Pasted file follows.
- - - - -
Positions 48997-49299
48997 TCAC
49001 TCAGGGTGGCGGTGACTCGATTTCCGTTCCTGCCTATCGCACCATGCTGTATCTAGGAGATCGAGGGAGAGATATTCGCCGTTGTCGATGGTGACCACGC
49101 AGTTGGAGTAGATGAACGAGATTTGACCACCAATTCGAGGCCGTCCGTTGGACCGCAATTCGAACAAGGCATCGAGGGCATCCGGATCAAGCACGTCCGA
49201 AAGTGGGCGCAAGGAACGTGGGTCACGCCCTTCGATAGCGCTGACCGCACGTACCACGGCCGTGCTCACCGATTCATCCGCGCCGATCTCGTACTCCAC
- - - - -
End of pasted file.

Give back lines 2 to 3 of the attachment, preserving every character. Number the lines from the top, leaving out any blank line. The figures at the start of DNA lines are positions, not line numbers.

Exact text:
48997 TCAC
49001 TCAGGGTGGCGGTGACTCGATTTCCGTTCCTGCCTATCGCACCATGCTGTATCTAGGAGATCGAGGGAGAGATATTCGCCGTTGTCGATGGTGACCACGC